Time to live off the interest not the capital — why financial institutions must address deforestation and conversion risks

Kayan Patel, Global Finance Practice, WWF International

With a new report, ‘Seeing the forest for the trees’, and dedicated website, WWF highlights the risks posed to financial institutions by deforestation and conversion and provides practical guidance for how private financial institutions can eliminate these risks from portfolios.

Aerial view of forest next to oil palm clearing in Sabah, Malaysia © Aaron Gekoski / WWF-US

Forests and other natural ecosystems provide services of fundamental importance to human well-being, from regulating our climate to maintaining biodiversity and supporting human health and livelihoods. And estimates suggest that over half of the world’s GDP is moderately or highly dependent on nature.

We must balance humanity’s needs for resources with the need to sustain healthy ecosystems, protecting them from degradation and destruction, and living off the ‘interest’ they provide rather than eating into the ‘capital’ itself. But despite their importance, ecosystems are being destroyed at a rapidly accelerating rate: almost 50% of the world’s habitable land has now been lost, with half of this destruction taking place in the last 100 years.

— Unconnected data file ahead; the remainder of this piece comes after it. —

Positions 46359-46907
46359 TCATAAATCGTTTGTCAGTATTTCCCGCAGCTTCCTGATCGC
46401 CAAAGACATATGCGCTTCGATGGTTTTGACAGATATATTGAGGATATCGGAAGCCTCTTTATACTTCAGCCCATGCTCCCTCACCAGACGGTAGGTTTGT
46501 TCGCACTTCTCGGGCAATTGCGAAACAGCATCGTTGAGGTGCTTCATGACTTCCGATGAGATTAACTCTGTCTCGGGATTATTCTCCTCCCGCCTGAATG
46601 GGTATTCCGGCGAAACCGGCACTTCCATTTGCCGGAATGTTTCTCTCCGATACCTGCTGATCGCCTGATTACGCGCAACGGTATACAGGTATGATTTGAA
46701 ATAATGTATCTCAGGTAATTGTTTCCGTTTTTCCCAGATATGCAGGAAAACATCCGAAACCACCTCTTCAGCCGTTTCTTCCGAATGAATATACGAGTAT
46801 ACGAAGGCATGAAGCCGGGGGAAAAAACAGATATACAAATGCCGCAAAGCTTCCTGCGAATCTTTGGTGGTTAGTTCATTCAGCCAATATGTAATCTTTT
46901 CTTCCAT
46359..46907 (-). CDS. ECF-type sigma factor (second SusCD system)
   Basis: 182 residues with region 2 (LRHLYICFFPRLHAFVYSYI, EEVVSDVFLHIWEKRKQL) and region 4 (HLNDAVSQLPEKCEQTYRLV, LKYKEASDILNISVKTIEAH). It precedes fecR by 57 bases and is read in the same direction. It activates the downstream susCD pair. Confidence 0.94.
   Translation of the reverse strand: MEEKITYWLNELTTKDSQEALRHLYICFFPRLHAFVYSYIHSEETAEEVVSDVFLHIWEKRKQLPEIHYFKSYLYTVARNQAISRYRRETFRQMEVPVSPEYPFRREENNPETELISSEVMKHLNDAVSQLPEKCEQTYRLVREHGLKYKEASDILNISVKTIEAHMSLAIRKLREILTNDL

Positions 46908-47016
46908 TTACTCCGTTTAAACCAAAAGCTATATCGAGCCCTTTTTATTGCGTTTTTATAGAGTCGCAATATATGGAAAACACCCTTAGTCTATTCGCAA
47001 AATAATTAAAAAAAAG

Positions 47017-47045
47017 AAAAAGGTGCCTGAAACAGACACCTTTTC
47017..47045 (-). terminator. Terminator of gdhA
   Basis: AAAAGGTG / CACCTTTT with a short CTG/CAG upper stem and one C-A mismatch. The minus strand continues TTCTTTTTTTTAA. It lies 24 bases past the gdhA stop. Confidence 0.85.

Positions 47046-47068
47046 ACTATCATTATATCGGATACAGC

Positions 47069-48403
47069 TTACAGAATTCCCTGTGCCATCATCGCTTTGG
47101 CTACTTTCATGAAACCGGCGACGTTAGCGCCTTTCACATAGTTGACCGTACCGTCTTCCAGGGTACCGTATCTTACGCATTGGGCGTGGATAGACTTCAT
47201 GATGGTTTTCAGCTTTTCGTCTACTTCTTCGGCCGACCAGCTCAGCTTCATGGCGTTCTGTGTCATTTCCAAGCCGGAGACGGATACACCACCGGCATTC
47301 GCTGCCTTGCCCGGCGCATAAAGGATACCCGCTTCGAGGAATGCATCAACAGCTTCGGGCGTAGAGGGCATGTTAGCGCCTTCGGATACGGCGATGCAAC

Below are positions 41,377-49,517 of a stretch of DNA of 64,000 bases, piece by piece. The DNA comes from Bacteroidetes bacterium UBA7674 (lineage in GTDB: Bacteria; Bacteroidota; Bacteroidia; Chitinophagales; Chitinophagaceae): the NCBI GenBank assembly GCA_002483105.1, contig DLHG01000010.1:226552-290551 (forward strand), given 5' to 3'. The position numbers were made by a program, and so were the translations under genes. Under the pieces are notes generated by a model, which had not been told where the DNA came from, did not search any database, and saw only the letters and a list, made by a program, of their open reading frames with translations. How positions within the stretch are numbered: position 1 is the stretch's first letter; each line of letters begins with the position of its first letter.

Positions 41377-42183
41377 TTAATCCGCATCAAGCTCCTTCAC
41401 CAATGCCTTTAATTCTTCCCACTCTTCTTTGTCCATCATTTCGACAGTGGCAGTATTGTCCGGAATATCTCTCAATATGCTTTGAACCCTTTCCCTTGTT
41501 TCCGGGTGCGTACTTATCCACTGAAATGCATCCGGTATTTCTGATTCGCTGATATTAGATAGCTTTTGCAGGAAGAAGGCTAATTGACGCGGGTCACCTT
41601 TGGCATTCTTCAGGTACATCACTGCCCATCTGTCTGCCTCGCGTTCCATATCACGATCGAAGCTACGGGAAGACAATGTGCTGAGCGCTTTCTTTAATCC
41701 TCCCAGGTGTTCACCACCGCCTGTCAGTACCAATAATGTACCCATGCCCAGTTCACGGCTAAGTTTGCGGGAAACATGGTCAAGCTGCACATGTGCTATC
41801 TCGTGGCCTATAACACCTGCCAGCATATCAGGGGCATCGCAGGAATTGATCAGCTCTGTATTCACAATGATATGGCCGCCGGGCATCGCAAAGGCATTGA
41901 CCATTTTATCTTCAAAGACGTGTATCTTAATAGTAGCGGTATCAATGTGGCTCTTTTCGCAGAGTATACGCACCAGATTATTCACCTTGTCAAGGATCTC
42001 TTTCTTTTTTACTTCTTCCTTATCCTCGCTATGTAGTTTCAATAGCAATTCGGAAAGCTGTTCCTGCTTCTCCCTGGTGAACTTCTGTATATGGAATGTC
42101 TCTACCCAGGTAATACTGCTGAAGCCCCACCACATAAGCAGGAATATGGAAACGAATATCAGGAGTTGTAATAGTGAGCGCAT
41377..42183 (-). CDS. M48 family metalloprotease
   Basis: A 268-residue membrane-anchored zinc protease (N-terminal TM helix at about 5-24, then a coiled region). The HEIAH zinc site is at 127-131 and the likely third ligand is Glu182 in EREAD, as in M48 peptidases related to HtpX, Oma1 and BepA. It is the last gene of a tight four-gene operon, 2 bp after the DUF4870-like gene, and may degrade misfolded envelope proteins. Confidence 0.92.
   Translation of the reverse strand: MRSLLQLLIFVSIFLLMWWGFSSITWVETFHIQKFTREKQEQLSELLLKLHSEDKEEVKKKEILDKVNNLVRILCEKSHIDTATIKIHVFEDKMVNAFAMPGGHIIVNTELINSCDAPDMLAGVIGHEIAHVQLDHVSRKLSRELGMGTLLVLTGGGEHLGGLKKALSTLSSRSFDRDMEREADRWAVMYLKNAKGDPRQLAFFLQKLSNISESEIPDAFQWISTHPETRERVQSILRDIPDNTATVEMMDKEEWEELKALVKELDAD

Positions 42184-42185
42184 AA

Financial institutions are in a unique position to reverse nature loss and help restore natural systems. In 2019 alone, the world’s largest investment banks provided $2.6 trillion of loans and underwriting services linked to the destruction of nature. Redirecting these financial flows away from destructive activities towards nature-positive ones presents a powerful opportunity to tackle deforestation and the wider conversion of ecosystems for other uses, most frequently agriculture.

Seeing the Forest for the Trees — download the new report: https://wwfint.awsassets.panda.org/downloads/seeing_the_forest_for_the_trees.pdf
DOWNLOAD THE REPORT HERE

Why financial institutions need to care

While financial institutions can be a powerful driver of change, they are also highly exposed to the impacts of deforestation, ecosystem conversion and associated human rights risks. These risks can be categorized into three types.